Dog days of summer
Here in Winnipeg, we get the extreme temperatures from both ends of the thermometer – from minus 33C (or lower) in the winter to plus 33C (or higher) in the summer. I think this is the hottest day this summer, so far. We reached a high of plus 32C with a humidex factor of 7. So it really felt like it was plus 40C. We had the aircon on for the last two days. This is one more reason I enjoy working at home. I don’t have to go out there under the heat of the sun. I did go out this noon in the sweltering heat to water my flowers. They looked so thirsty. My white petunias are thriving but the red pansies are struggling against the heat. We’ve had quite a few really hot days that we had melted chocolate bars and we had to put them in the fridge. We had steamed rice as well that had been spoiled. And I was sunburnt when I went to the baseball game. Well, I guess I can’t complain too much. This is a lot better than the summer we had last year.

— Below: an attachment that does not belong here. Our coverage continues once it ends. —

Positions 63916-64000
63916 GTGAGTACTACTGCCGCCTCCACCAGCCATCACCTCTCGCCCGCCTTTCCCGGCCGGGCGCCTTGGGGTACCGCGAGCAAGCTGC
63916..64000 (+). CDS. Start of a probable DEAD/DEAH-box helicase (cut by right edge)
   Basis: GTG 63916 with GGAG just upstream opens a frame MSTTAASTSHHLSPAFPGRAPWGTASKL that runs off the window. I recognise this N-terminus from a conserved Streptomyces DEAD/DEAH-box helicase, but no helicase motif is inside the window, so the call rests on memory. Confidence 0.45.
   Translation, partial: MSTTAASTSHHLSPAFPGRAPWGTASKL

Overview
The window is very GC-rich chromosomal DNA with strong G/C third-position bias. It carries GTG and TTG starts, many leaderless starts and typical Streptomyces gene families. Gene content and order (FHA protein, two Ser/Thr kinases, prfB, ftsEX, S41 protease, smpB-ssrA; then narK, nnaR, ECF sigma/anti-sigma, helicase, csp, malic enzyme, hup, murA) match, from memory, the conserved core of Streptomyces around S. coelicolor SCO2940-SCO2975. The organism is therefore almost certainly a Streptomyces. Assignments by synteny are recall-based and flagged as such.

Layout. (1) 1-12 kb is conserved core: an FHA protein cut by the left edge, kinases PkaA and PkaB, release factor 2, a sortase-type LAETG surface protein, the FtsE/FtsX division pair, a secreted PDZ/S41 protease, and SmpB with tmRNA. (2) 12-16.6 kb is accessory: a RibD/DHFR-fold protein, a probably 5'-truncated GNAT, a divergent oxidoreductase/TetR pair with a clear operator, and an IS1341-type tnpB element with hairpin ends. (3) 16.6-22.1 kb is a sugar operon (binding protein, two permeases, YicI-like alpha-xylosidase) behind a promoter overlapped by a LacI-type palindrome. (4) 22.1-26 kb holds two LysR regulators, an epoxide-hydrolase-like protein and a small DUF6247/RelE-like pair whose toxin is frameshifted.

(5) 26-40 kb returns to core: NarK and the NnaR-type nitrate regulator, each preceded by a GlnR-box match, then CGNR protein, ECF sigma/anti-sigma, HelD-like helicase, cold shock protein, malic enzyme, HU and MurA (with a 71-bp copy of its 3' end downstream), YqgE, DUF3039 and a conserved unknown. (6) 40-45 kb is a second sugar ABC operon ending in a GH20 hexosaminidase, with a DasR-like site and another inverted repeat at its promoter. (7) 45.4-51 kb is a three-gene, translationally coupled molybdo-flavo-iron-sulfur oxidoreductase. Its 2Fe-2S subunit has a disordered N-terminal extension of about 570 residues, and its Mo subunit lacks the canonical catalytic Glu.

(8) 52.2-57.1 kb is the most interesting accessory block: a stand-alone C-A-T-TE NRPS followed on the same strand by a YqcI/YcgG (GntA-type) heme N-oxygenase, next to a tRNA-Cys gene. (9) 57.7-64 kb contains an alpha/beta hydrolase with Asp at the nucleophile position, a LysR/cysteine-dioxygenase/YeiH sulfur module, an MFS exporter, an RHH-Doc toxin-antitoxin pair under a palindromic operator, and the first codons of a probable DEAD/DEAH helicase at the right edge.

Why are hot days referred to as dog days?
The phrase dog days is said to have originated in Roman times as canicularis dies, ‘days of the dog,’ referring to the dog star Sirius or Procyon. The Romans thought the rising of the most brilliant star of the constellation Canis Major contributed to the heat of summer.
Source of trivia: http://dictionary.reference.com/features/summer.html
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